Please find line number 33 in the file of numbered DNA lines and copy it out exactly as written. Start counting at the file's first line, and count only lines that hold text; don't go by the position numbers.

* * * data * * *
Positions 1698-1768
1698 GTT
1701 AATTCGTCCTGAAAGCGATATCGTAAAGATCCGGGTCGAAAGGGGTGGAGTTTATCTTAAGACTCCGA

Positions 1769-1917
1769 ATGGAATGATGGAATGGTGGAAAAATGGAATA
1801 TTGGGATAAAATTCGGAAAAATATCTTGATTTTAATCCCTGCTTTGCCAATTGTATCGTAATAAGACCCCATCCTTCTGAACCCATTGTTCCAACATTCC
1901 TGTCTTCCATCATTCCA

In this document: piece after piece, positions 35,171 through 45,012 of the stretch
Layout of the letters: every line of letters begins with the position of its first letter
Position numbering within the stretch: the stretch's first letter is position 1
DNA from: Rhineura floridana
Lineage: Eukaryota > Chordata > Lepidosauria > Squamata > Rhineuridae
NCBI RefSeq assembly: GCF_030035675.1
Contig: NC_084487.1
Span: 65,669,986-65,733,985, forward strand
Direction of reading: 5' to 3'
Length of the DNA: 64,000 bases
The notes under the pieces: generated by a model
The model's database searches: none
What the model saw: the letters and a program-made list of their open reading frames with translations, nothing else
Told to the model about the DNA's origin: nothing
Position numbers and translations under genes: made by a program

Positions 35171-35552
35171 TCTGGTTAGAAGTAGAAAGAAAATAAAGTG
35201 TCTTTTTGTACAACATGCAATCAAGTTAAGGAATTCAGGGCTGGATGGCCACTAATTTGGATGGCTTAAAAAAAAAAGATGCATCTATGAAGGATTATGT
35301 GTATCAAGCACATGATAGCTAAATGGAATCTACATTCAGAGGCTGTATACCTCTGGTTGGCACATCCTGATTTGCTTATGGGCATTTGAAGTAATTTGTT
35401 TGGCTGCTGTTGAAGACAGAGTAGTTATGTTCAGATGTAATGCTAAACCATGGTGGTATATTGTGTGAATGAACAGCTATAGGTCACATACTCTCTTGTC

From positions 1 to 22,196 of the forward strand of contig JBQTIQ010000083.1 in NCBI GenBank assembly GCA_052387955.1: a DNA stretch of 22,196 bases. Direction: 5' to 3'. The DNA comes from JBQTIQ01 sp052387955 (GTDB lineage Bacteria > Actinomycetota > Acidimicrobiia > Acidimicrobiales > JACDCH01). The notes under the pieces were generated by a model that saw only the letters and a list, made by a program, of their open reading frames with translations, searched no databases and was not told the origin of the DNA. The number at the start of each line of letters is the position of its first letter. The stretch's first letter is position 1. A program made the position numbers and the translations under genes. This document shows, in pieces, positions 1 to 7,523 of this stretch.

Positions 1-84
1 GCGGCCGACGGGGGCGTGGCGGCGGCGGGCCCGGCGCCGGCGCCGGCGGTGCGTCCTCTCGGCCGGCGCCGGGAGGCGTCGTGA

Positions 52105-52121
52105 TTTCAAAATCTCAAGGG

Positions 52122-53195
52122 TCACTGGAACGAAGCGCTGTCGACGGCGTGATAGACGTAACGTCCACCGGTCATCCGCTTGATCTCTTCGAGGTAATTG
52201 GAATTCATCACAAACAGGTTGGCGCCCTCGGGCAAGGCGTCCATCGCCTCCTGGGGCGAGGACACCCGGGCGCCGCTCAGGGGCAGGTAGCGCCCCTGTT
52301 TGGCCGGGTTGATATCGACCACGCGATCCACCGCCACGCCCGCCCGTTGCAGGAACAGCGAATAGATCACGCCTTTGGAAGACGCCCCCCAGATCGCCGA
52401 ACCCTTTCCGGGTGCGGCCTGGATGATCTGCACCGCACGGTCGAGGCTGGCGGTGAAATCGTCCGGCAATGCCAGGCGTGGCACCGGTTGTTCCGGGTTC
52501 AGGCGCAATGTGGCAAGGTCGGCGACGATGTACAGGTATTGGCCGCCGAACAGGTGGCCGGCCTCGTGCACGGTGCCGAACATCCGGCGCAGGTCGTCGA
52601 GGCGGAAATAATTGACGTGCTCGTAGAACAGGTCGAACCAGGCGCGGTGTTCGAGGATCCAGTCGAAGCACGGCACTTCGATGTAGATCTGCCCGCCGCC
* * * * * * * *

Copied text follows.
Positions 52122-53195